Journal of Oral Tissue Engineering
Relationship between Cell Recovery Rate and Increase in Cell Viability After Exposure of Extremely Small Amounts of 4 Metals
Hideo SHIMIZU, Fumihiro SANADA, Yoshiaki TANIYAMA, and Ryuichi MORISHITA
Department of Clinical Gene Therapy, Osaka University
Graduate School of Medicine, Osaka, Japan
J Oral Tissue Engin 2017; 15(2): 79-84.
In general, cell viability decreases as the concentration of chemicals increases. However, the survival rates of cells exposed to trace amounts of chemicals increases in many cases. Few reports have been published on such phenomenon. In addition, cells damaged by chemical exposure are known to recover when the chemicals are washed away and the medium is replaced with fresh medium. The relationship between the increased cell viability and the cell recovery rates after exposure to trace amounts chemicals remain unclear.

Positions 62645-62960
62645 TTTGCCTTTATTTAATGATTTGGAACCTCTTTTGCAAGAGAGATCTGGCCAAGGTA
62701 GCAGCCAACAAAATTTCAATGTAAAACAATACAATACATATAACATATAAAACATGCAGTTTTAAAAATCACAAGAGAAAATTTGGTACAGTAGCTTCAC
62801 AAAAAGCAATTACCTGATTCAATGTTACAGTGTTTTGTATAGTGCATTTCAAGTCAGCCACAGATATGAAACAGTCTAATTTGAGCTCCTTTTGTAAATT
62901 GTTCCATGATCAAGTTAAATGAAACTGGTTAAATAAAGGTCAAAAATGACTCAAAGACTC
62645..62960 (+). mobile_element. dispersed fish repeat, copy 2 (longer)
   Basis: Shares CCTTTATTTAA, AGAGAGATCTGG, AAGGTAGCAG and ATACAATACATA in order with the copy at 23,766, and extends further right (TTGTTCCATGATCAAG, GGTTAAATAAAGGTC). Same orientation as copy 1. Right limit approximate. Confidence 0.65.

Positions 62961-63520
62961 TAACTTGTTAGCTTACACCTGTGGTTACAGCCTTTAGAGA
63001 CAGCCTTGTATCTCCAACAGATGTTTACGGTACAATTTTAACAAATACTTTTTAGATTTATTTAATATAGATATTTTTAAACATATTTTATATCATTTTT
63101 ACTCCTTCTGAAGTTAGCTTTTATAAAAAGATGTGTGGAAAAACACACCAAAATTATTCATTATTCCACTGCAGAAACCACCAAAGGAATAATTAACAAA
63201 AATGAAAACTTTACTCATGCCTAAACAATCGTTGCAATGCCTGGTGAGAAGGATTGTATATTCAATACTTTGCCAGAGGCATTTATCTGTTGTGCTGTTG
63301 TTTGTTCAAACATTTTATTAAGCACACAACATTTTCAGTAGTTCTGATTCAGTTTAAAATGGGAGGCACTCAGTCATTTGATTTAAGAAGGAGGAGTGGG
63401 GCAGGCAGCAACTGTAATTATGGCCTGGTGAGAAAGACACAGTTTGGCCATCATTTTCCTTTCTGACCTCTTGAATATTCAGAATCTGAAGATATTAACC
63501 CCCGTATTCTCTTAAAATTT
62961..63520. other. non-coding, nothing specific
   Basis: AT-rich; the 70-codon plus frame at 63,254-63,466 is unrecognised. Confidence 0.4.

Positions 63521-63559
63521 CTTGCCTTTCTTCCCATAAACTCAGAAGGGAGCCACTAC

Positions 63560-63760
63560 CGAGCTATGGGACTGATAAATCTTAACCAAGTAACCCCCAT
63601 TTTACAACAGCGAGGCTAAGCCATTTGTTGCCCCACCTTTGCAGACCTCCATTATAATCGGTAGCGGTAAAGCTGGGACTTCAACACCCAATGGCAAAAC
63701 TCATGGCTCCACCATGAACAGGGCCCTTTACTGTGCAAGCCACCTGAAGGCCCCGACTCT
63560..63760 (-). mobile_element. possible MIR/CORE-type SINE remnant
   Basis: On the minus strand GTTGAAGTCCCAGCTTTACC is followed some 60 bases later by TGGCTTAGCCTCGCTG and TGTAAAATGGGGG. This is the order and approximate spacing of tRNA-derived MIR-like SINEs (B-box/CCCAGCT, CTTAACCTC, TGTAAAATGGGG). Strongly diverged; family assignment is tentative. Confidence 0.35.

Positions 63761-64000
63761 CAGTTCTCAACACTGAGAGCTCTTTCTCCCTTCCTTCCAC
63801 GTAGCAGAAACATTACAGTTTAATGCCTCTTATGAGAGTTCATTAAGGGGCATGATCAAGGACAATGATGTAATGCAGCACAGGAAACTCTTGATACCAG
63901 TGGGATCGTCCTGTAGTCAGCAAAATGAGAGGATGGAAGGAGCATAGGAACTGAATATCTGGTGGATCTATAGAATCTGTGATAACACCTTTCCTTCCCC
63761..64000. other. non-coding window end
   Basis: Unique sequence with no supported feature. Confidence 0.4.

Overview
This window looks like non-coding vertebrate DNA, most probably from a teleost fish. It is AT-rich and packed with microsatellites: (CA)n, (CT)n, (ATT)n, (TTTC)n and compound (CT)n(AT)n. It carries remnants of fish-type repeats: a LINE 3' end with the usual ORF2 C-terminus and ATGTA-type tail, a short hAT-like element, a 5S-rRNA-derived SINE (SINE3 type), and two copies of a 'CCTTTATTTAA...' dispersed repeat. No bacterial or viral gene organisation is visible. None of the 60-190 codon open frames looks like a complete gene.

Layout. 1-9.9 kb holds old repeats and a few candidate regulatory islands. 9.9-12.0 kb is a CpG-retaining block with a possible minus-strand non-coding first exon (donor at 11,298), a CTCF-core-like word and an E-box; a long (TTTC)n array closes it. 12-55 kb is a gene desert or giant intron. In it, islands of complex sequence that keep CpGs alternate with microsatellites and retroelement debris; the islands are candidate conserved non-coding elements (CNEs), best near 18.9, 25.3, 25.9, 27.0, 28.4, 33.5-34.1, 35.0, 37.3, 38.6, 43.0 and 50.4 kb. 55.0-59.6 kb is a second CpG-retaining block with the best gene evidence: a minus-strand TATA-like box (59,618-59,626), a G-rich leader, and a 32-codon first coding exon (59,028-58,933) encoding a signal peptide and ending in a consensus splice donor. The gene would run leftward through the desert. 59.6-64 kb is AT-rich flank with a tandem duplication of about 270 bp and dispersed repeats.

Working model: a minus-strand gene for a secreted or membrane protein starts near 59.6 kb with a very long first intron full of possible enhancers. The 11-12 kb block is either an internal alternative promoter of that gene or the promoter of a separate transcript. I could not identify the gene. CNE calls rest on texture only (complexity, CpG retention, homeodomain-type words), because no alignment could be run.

In the present study, a three-dimensional culture with collagen gel was employed to examine the cell viability rates by exposing cells to copper, silver, tin, and zinc solutions at low concentrations. In addition, the collagen gel containing cells was vertically cut to examine the decreased cell recovery rates of the cut surface after 7 days of culture based on the amount of dye penetration. As a result, the cell survival rates increased by a trace amount of zinc ion, with the highest cell recovery rate. Also, the cell survival rates were slightly increased by exposing the cells to trace amounts of other metal ions. These results may provide useful basic data for applying metal ions to regenerative medicine in the future.
Key words: cell recovery, cell viability, IC50, cytotoxicity, metal ions